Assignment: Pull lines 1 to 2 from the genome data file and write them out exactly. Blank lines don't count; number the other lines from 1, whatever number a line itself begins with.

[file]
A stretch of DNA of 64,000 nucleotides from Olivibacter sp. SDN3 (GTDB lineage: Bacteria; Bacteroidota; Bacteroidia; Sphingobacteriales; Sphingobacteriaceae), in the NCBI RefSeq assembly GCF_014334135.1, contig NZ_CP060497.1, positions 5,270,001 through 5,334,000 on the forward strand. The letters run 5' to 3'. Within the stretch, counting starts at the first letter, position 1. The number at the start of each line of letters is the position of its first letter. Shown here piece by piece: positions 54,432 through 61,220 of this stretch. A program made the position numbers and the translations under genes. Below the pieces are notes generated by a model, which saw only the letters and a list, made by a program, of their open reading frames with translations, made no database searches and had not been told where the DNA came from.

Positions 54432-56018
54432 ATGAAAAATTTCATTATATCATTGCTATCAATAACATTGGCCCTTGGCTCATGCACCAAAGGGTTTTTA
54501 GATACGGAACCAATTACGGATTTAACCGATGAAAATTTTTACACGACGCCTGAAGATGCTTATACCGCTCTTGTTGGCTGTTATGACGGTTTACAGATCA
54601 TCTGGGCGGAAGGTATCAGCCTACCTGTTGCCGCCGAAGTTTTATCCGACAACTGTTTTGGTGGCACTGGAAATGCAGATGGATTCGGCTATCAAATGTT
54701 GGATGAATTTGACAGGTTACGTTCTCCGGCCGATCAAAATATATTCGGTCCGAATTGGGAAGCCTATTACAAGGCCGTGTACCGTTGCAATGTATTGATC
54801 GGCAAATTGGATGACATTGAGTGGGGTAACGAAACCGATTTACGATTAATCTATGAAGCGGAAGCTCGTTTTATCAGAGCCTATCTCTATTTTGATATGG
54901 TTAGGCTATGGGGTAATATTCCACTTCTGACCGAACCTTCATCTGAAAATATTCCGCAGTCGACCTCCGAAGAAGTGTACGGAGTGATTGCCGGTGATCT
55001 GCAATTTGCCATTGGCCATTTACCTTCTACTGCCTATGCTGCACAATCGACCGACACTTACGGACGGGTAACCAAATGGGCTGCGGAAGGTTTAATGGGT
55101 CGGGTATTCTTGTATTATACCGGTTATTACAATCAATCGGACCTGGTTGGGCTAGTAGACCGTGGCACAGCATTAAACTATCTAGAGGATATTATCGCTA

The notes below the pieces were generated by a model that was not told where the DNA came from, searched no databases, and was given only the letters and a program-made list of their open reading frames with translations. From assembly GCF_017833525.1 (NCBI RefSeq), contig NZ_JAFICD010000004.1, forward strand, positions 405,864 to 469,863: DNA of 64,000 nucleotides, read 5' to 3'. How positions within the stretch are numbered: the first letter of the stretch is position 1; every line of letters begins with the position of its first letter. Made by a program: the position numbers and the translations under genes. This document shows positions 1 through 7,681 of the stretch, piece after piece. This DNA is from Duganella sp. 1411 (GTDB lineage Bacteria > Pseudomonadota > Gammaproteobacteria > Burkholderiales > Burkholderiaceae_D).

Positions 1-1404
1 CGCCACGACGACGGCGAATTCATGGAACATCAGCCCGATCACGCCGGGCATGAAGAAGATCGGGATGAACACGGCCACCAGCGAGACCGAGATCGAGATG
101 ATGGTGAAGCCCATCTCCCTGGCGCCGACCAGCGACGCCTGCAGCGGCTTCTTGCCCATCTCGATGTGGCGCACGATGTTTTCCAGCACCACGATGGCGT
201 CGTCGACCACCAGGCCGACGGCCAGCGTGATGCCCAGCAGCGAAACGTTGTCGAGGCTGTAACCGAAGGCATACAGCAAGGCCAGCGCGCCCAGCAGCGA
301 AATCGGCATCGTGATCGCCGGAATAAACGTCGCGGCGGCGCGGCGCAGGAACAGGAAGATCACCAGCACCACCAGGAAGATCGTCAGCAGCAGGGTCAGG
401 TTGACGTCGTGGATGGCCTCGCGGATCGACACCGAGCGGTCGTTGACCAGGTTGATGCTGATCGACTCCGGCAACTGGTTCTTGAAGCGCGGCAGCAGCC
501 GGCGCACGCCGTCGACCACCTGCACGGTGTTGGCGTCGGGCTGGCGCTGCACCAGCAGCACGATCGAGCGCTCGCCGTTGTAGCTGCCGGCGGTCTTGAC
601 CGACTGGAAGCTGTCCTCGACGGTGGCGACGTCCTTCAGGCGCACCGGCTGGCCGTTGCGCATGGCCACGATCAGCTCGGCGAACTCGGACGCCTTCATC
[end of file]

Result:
A stretch of DNA of 64,000 nucleotides from Olivibacter sp. SDN3 (GTDB lineage: Bacteria; Bacteroidota; Bacteroidia; Sphingobacteriales; Sphingobacteriaceae), in the NCBI RefSeq assembly GCF_014334135.1, contig NZ_CP060497.1, positions 5,270,001 through 5,334,000 on the forward strand. The letters run 5' to 3'. Within the stretch, counting starts at the first letter, position 1. The number at the start of each line of letters is the position of its first letter. Shown here piece by piece: positions 54,432 through 61,220 of this stretch. A program made the position numbers and the translations under genes. Below the pieces are notes generated by a model, which saw only the letters and a list, made by a program, of their open reading frames with translations, made no database searches and had not been told where the DNA came from.

Positions 54432-56018